- A New Equilibrium

She had been able to do it since she was a little girl – float on her back, almost motionless, using only delicate waves of her fingers to maintain her equilibrium. The noonday sun lay heavy on the jungle, even the lush foliage hung low in the heat – but deep below the canopy the water was cool. Marguerite drifted in the bathing pool, lightly fanning each hand as needed. Lazy crescents rode the water's surface and winked in the shifting sunlight.

With practiced ease, she kept her ears above the waterline. The steady cadence of insects and gentle splashing of water was more soothing than she would have imagined. The heat had driven the larger predators to ground and her housemates were busy with their own affairs. This was a rare moment of tranquility. She lifted an arm and watched the water roll down her tan skin. Gracefully, she began a slow backstroke towards the deeper end of the pool and then she resumed her quiet contemplation.

She had slept in the most luxurious hotels and eaten at the finest restaurants on three continents – she had also stolen bread from curbside merchants in Paris and hidden out in the sewers of London. Her life had always been one of extremes, and she knew very well which she preferred. Lately, the Plateau seemed to be a bit of both. The increasing realization that she had found some happiness here was unsettling. Perhaps life on the edge of this primordial razor left no room for pretense.

An elusive patch of sunshine broke through the high cover and crept across her bare midriff, warming the puddle that had collected at her navel. She arched her back and rolled her head from side to side, letting the mild current take her thick dark hair.

Had her demons given up the chase? Was it finally time to let down her guard? The jungle answered with silence – the insects and birds had gone suddenly quiet. She pulled her legs into her body and swung upright, leaving scarcely a ripple on the surface. Slowly, she submerged herself to eyelevel and began scanning the perimeter for danger.

If the beast hadn't moved, she would have missed it altogether. Its leathery green hide blended perfectly into the shadowed undergrowth. Marguerite held perfectly still, hoping that the raptor was unaware of her. In a glance, she calculated the distance to her rifle. She would be torn apart long before reaching the weapon. Ever so slightly, she tilted her head to take a breath. Instantly, the creature locked onto her movement.

Marguerite sucked in a thin audible breath. The raptor shifted its weight forward, leaning its massive chest close to the ground – tail held high. If it charged, its powerful hind legs would hurdle it through the shallow pool with startling speed. The confrontation would be over in seconds.

Every instinct screamed, Run! Flee! Adrenaline fueled fear thundered in her ears, clouding her reason. She saw herself running through the back alleys of Paris, the gendarmerie in close pursuit. She could feel the noose of Shanghais Xan tightening around her throat. Had she actually considered letting down her guard?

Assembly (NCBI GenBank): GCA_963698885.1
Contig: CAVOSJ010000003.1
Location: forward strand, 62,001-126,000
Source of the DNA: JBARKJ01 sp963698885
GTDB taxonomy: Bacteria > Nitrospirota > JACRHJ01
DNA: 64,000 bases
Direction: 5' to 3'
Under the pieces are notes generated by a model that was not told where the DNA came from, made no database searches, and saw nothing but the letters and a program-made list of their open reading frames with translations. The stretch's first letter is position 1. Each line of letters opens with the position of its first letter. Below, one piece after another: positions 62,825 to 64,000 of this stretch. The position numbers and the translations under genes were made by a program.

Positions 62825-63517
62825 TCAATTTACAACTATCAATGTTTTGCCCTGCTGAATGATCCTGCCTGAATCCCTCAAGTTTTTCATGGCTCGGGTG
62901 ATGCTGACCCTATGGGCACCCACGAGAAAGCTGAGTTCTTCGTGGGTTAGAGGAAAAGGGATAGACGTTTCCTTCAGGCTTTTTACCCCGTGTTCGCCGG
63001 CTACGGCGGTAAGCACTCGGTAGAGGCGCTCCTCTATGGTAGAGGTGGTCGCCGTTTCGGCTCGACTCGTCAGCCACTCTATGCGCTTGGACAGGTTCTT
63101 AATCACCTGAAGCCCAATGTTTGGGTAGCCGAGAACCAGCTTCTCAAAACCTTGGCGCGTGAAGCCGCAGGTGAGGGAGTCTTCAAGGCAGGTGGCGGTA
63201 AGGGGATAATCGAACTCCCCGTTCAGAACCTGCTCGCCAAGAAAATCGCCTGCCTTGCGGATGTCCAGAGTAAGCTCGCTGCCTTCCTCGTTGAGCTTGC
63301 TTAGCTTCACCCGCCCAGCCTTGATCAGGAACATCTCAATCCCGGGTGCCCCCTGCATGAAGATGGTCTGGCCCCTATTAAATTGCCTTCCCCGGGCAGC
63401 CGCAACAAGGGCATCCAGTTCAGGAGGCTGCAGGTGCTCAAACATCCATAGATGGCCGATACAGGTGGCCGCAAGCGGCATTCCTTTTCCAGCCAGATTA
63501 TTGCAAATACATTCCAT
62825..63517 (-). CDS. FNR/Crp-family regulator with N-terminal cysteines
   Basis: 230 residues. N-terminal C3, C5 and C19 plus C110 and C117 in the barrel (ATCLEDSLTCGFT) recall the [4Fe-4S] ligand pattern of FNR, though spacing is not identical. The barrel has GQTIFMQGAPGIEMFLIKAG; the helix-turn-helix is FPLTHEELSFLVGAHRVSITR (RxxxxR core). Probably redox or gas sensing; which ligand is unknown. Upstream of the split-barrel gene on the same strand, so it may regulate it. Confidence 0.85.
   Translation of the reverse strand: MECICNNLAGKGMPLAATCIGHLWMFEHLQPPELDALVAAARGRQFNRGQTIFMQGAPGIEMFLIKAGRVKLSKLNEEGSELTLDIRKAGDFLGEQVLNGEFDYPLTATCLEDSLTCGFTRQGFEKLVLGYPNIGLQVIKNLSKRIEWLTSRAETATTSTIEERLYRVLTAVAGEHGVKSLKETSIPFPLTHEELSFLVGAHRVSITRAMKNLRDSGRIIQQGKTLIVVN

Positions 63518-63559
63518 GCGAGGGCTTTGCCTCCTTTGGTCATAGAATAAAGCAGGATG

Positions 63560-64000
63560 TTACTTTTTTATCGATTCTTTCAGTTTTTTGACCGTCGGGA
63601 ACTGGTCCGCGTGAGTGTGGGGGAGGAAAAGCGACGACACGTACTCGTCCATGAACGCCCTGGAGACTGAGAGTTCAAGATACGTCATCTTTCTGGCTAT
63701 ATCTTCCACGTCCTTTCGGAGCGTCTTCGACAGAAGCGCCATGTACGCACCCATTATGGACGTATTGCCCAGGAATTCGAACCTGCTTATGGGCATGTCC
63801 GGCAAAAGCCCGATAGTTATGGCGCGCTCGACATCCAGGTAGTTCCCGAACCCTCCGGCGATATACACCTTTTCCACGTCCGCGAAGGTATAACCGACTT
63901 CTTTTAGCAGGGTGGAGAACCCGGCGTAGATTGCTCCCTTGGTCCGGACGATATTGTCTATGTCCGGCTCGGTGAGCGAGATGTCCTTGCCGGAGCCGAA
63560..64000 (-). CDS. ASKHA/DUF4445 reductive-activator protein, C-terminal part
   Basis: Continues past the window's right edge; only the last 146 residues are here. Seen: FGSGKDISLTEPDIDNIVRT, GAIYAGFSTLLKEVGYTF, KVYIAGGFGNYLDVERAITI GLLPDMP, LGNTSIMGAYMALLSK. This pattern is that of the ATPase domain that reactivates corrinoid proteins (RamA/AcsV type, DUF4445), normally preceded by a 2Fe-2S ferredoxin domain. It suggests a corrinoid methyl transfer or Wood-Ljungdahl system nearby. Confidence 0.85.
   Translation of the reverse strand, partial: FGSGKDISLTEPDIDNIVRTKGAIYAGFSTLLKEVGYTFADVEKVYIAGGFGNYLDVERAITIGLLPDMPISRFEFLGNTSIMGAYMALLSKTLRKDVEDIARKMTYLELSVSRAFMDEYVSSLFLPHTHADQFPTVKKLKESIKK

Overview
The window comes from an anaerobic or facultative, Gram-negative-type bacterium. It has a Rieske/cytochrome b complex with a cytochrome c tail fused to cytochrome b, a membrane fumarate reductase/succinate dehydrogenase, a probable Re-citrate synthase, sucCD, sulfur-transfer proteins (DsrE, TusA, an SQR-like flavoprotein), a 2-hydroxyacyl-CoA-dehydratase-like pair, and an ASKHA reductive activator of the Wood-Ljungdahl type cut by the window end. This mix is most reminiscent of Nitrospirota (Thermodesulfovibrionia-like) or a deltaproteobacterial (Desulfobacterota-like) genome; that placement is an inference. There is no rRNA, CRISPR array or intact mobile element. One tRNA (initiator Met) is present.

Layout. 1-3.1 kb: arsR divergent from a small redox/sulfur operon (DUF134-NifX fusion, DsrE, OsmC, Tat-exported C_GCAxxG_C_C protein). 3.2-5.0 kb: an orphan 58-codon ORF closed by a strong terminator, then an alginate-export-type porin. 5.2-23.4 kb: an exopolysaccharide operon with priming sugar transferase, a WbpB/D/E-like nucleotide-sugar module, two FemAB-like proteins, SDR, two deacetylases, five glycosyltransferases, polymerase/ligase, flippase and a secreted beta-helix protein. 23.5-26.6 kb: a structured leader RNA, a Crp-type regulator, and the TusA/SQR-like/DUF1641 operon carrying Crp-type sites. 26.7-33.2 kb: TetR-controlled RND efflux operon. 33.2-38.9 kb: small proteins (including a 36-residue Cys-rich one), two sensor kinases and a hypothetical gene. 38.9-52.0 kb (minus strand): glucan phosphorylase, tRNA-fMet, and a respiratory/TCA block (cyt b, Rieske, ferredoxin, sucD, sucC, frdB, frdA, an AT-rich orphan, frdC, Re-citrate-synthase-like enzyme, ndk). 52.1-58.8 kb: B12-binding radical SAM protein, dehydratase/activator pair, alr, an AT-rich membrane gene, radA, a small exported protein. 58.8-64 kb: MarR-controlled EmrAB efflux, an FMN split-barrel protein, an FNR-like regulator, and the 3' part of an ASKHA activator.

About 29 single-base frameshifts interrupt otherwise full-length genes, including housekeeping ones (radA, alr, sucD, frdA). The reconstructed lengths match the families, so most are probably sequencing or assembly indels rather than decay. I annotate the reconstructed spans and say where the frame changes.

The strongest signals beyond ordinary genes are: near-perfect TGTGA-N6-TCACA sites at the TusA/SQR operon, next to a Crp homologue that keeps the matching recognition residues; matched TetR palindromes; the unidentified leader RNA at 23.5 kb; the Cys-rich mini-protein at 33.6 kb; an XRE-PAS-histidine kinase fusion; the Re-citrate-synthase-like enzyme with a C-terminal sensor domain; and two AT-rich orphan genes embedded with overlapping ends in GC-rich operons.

The predator held its attack posture. Take control of your fear. She extended a leg to steady herself against the rocky bottom. If the creature struck, she would dip below the surface and push herself downstream. She began edging toward the shore nearest her rifle. The brute tracked her motion with a few hesitant steps and then stopped. Something was wrong.

Marguerite had expected the worst. She studied the dinosaur more closely. Its eyes were cloudy and many of its scales were broken, or missing altogether. The raptor lowered its mouth to the pool in an attempt to drink, but the water only sprayed from its nostrils in fitful snorts. At length, the beast's legs buckled and it lay down in the high reeds at the water's edge. She had seen sick reptiles before, but this one simply looked old – old and very tired.

Fear released her. But she didn't take her eyes off of the animal. He looked lost and confused; there seemed to be no fight left in him. His eyes turned to hers and the two stared at one another for a time. A twinge of sorrow washed over her and suddenly she was very cold.

She yelled at the dying animal, "You're the lucky one! You're getting off of this damned plateau." But her heart wasn't in it.

She waded to shore and found a bit of sunshine to warm herself. Then she wrung her hair and laid it onto her back. Her skin dried quickly in the jungle heat and then she began to dress. The old raptor watched while she buttoned her blouse, fastened her skirt, and slipped into her boots. As she shouldered her rifle she heard footfalls coming down the path from the direction of the tree house. It was sure to be John checking in on her.

Marguerite felt oddly protective; the hunter would certainly shoot the beast on sight. The fallen reptile sensed the approaching danger, but it didn't have the strength to rise. Marguerite called out John's name and started up the trail to intercept him.

"Am I too late?" Roxton gave her a suggestive wink.

She quickly grabbed his hand and turned him back up the path, but her urgency was transparent.

"What's down there?" Roxton stepped past her, looking towards the water.

The encounter at the pool had struck something deep inside her. She had no heart for deception. She only looked into his eyes, hoping that he would walk away with her.

"What is it?" he asked again, fully aware that she was hiding something.

"It's nothing, John," she said, in a voice so sincere, there was no room for doubt. "Some things are best left to rest."

It was not a refutal or defense; she seemed to be leaving it up to him. He stepped back to her and brushed a stray curl from her cheek. Then he took her hand and started up the trail towards the tree house.

"Someday," he whispered.

She leaned her shoulder into his and smiled. "Today seems as good as any."